Anne Gibson

Property editor of the NZ Herald

SkyCity bid for Gold Coast casino

Firm challenging for multibillion-dollar tourism project expected to be ready for 2018 Commonwealth Games.

The proposed tourism project holds great possibility for the Gold Coast, Queensland Deputy Premier Jeff Seeney says. Photo / Supplied
The proposed tourism project holds great possibility for the Gold Coast, Queensland Deputy Premier Jeff Seeney says. Photo / Supplied

SkyCity Entertainment Group is vying with international rivals to build the Gold Coast's first multibillion-dollar cruise ship terminal and casino, ready for the 2018 Commonwealth Games.

ASF China Property, ACPI, and Ridong are competing with the Azure Consortium comprising SkyCity and Brookfield Multiplex Constructions.

The Gold Coast already has Jupiters Hotel and Casino at Broadbeach but officials have sought expressions of interest for a second entertainment venue on government-owned land to the north, at the Broadwater and Spit nearer Labrador.

SkyCity chief executive Nigel Morrison yesterday announced the Auckland-headquartered company was in the Azure Consortium with Canadian Australian giant Brookfield Multiplex Constructions.

Azure submitted a preliminary indicative proposal for a world class integrated tourism development to the Gold Coast City Council and the State Government of Queensland, Morrison said.

Singapore's Sembawang withdrew after its chief executive Ric Grosvenor said he believed there was pressure on the government to grant a licence to others with casino interests.

The winning proposal is due to be announced mid-year and it is expected that whoever wins will deliver in time for the 2018 Commonwealth Games to be held on the Gold Coast.

Queensland Deputy Premier Jeff Seeney said all the bidders wanted to develop a new cruise ship terminal at Broadwater.

ASF China Property Consortium, Azure Consortium, ACPI Consortium and Ridong Development are shortlisted by the state and Gold Coast City Council, said Seeney who is also minister for state development, infrastructure and planning.

"This project holds great possibility for the Gold Coast, with the provision of not only a cruise ship terminal, but prospects for new hotels, marina, retail, entertainment, community open space and recreational facilities," he told parliament.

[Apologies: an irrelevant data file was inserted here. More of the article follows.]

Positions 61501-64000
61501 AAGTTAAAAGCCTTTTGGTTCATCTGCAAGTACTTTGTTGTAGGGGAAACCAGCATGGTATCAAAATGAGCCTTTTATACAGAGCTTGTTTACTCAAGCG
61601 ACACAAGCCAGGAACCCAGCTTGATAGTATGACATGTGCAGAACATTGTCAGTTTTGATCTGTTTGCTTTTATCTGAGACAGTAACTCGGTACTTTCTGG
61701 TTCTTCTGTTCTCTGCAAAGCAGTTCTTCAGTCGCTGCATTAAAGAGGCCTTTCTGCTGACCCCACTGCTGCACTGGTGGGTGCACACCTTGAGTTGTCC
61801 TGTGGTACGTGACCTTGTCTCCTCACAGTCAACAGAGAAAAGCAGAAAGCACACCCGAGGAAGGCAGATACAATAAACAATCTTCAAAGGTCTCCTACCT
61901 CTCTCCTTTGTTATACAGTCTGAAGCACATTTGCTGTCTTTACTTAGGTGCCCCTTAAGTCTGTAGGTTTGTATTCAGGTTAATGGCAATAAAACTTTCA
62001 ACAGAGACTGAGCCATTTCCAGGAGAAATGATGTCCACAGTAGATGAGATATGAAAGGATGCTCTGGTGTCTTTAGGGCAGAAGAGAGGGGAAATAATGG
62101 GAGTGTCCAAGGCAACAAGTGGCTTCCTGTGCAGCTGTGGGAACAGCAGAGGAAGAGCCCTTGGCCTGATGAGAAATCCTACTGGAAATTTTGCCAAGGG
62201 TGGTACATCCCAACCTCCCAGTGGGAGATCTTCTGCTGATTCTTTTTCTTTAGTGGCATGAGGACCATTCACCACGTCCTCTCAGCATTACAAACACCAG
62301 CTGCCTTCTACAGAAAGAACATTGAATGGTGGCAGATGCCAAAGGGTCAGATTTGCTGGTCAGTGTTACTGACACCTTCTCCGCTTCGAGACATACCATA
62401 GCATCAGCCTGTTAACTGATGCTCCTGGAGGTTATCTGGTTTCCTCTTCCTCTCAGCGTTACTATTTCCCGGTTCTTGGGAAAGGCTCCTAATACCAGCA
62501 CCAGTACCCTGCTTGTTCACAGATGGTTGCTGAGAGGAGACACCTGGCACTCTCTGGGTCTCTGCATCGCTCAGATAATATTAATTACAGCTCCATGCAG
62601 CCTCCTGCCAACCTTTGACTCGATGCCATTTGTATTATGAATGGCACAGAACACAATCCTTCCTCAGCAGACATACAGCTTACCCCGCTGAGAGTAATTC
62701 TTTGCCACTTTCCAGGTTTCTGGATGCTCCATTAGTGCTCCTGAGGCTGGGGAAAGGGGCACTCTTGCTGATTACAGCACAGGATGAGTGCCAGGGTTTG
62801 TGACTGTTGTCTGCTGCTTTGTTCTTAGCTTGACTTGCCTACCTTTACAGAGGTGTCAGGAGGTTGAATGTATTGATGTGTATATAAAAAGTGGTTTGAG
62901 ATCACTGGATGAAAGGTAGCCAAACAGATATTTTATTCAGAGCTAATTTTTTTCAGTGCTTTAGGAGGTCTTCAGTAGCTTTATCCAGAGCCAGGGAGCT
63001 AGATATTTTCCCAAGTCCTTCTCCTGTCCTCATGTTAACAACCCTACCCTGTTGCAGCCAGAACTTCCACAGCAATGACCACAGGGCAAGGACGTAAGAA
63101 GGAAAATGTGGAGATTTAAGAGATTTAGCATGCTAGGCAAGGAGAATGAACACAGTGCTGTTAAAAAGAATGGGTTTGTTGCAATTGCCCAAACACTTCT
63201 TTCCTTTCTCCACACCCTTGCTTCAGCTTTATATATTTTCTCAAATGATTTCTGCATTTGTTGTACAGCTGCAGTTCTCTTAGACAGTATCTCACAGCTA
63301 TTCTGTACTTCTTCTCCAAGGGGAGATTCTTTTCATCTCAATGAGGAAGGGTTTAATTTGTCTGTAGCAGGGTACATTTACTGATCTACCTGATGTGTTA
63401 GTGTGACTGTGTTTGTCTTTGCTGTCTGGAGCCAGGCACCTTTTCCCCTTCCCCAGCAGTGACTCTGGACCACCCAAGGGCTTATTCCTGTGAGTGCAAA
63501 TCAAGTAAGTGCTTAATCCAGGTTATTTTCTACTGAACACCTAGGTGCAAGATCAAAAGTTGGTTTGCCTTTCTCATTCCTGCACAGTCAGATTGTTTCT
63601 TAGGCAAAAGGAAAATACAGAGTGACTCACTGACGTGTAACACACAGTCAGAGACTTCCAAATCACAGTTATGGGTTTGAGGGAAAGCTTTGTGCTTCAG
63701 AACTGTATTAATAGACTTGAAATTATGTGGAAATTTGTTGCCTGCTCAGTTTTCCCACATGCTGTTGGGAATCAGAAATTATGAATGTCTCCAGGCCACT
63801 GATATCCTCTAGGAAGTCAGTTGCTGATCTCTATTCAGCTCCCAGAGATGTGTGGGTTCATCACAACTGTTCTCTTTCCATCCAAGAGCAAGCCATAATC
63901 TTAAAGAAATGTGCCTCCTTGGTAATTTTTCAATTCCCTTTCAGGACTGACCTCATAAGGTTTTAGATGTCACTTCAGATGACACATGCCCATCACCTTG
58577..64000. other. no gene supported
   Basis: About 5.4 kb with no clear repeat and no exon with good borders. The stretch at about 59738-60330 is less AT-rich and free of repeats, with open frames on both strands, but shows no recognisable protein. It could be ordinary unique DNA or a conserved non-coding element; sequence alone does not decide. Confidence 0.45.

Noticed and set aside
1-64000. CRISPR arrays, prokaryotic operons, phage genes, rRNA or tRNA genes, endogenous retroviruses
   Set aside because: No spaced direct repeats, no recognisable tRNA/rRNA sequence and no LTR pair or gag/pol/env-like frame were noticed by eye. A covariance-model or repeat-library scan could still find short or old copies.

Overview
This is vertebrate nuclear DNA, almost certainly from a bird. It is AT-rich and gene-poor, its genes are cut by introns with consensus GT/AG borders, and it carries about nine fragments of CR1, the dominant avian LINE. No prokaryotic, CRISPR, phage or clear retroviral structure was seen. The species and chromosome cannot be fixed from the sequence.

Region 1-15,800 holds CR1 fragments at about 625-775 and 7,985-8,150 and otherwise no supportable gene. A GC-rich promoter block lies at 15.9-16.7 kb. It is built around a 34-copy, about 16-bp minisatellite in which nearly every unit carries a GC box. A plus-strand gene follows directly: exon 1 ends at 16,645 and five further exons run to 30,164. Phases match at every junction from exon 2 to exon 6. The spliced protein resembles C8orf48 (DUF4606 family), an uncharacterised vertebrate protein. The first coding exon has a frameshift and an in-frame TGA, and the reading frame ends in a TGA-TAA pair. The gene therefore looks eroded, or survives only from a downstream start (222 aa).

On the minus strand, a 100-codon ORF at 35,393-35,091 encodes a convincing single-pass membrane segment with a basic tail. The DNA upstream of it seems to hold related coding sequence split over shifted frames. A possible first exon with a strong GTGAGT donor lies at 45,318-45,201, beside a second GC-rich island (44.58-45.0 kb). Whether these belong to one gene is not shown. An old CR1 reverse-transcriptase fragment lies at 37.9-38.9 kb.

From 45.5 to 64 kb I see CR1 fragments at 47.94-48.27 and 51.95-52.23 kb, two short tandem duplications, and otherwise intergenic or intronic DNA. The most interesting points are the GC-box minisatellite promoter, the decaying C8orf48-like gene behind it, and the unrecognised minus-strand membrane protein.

Three out of four included an integrated tourism facility incorporating a new casino in their proposal.

Eight submissions were initially lodged after calls to deliver a cruise ship terminal as part of an integrated tourism development on state government-owned land on The Spit or on Wavebreak Island.

The integrated development could include hotel, casino, marina and super yacht facilities, retail, entertainment, hospitality, community open space and recreation facilities and a mix of residential development, he said.

Morrison said the process was still in its very early stages and the company would now look forward to finding out more about the government and Gold Coast City Council's goals, expectations and requirements before providing a more detailed proposal for consideration.

Not everyone is in favour of a second Gold Coast casino.

Liberal National Party defector turned independent Gold Coast MP Alex Douglas opposes it and says any new casino and cruise ship terminal would only benefit overseas investors and lobbyists.

"It will not provide economic, social or environmental stimulus to the Gold Coast," Douglas said.

"Jupiter's Casino/Convention Centre will suffer horribly, Gold Coast ratepayers will shoulder huge recurring dredging costs, and fishermen, surfers or average Gold Coast residents who use it as their central park will not benefit."

SkyCity's shares closed up 3c yesterday at $4.23.


The bidders

ASF China Property Consortium: ASF Group, China Communications Construction Company, Guangzhou Dredging and China State Construction Engineering Corporation.

Azure Consortium: SkyCity Entertainment Group and Brookfield Multiplex Constructions.

ACPI Consortium: only local Australian consortium.

Ridong (Gold Coast) Development: Chinese-backed.

[Source: Queensland Government]

- NZ Herald

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